Two tea bowls upon a wooden tray – a slice of tree; baked earth and hewn wood; cracked glaze – ‘that’s how the light gets in’.
In ‘The Thing.’ Martin Heidegger’s essay concerning the nature of things – as-they-are-in-themselves – we are treated to a poetic meditation on a clay jug. First of all the potter selects and prepares a piece of earth. This clay is then shaped by the potter to be a self-standing jug, a vessel that is filled , and in turn fills other vessels. So, the process of making the jug is determined by our conception of the place the jug must hold in our lives.
The giving of the outpouring can be a drink. The outpouring gives water, it gives wine to drink. The spring stays on in the water of the gift. In the spring the rock dwells, and in the rock dwells the dark slumber of the earth, which receives the rain and dew of the sky. In the water of the spring dwells the marriage of sky and earth. It stays in the wine given by the fruit of the vine, the fruit in which the earth’s nourishment and the sky’s sun are betrothed to one another. In the gift of water, in the gift of wine, sky and earth dwell. But the gift of the outpouring is what makes the jug a jug. In the jugness of the jug, sky and earth dwell.
The gift of the pouring out is drink for mortals. It quenches their thirst. It refreshes their leisure. It enlivens their conviviality. But the jug’s gift is at times also given for consecration. If the pouring is for consecration, then it does not still a thirst. It stills and elevates the celebration of the feast. (Heidegger 1971)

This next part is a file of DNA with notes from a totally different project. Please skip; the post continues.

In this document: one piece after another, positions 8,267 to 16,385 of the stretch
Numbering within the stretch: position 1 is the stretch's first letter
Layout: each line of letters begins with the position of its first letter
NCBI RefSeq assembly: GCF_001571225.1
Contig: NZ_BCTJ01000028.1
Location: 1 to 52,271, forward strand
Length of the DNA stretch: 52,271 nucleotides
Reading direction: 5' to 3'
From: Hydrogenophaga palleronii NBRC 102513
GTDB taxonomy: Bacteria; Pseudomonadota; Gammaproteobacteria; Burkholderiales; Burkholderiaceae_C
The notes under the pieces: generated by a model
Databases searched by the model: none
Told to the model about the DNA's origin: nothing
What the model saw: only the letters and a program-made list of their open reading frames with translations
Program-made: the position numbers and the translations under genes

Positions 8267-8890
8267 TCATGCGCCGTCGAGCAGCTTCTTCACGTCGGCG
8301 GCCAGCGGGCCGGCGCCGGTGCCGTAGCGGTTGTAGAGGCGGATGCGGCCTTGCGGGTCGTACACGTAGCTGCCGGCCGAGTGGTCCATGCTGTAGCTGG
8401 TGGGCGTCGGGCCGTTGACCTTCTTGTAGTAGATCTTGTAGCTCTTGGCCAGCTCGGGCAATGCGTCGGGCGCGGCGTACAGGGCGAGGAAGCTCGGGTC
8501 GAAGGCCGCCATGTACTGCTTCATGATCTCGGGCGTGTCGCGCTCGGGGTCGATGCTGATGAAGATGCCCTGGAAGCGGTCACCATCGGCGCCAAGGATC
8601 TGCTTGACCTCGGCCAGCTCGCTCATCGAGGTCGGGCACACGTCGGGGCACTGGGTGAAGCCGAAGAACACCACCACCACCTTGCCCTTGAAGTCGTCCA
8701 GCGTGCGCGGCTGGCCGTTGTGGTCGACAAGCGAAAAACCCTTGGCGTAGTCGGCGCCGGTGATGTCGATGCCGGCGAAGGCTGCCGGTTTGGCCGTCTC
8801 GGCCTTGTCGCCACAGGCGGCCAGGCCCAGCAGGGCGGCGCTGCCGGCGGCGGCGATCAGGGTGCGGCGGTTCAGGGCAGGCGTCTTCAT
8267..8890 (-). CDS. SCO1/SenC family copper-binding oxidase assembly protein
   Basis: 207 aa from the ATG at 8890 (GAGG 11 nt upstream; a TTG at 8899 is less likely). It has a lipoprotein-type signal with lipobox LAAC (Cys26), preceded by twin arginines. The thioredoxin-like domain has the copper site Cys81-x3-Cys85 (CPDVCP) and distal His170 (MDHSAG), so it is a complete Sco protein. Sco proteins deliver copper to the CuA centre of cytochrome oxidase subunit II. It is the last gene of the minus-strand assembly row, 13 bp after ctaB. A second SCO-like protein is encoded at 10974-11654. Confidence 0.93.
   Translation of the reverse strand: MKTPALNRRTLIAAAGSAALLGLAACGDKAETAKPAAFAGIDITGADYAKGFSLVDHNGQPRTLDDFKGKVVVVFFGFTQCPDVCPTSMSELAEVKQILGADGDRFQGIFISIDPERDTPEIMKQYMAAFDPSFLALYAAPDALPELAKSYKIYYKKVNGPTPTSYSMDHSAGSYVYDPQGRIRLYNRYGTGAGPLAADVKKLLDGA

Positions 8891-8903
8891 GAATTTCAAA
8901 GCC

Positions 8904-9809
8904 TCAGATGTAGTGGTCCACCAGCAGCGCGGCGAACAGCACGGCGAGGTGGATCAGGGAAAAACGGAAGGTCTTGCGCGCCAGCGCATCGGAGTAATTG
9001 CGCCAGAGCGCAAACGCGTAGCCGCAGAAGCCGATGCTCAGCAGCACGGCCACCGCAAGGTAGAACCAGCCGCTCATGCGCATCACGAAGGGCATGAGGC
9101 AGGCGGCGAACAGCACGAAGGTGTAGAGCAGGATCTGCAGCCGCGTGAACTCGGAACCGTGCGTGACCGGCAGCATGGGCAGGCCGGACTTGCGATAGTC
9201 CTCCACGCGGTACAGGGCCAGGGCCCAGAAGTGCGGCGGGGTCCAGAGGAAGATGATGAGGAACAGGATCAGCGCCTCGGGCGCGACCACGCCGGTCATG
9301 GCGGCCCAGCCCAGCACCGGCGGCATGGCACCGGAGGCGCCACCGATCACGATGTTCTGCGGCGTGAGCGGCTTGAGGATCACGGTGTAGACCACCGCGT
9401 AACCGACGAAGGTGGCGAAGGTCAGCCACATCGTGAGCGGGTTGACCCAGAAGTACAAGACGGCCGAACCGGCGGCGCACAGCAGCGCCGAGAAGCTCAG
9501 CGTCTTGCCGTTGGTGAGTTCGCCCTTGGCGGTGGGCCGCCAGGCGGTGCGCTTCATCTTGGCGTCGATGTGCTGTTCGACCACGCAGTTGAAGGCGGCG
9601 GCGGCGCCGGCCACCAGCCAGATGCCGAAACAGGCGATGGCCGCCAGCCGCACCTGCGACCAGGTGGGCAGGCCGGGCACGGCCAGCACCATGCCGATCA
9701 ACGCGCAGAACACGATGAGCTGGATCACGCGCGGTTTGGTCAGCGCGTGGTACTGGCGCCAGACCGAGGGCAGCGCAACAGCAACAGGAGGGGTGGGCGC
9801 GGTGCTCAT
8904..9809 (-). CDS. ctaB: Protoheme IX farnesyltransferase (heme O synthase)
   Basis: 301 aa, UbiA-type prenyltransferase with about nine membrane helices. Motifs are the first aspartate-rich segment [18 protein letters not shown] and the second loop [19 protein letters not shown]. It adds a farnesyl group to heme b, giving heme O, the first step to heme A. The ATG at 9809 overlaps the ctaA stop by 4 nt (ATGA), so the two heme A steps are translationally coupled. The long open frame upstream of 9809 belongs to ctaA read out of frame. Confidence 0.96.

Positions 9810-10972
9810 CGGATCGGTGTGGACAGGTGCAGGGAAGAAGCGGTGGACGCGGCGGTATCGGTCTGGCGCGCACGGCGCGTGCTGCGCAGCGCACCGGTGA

And the wine in the jug is our grasping at the vine which grew out of the earth, nurtured by the sun under the sky and it has been processed by us from grape to elixir; so that both jug and wine symbolize our dwelling in the world.
Perhaps ‘poetic’ is the wrong word here. For, I can imagine the jug being the topic of a piece by Francis Ponge who might abjure this language as far too purple. Yet Ponge’s poetry itself seems to single out the strangeness of – well – things. And this strangeness includes us.
Ponge is one influence, amongst others, on Jane Bustin’s fine art practice; and her work often takes one of his poems and then makes a ‘something’ that suggests the ‘somethings’ he writes about. The scorched silk with its darkened edge readily brings to mind the mantle or pallium of an oyster, its strange slimy burnt-umber hem from which we might ordinarily recoil. (We have to learn to enjoy oysters.)
Wikipedia: ‘Anatomy of an Oyster
Jane Bustin, Mother of Pearl, 2019
wood, acrylic, anodised aluminium, burnt cotton
Jane Bustin, Oxblood, 2019
Bustin’s work at le sentiment des choses in the Marais is both beautiful and meditative. The gallery is best known for its exhibitions of Japanese ceramics; and this show calls upon an aesthetic that might well include the Japanese tea ceremony: ‘After the serving of thin tea, guests may be allowed to take a closer look at objects in the room.’ Fittingly, there are some of Bustin’s wall pieces (painting and assemblage) to add quiet.
Reference: Heidegger, M., (1971), Poetry, Language, Thought, New York, Harper Collins
Jane Bustin is at le sentiment des choses until November 3
Ed studied painting at the Slade School of Fine Art and later wrote his PhD in Philosophy at UCL. He has written extensively on the visual arts and is presently writing a book on everyday aesthetics. He is an elected member of the International Association of Art Critics (AICA). He taught at University of Westminster and at University of Kent and he continues to make art.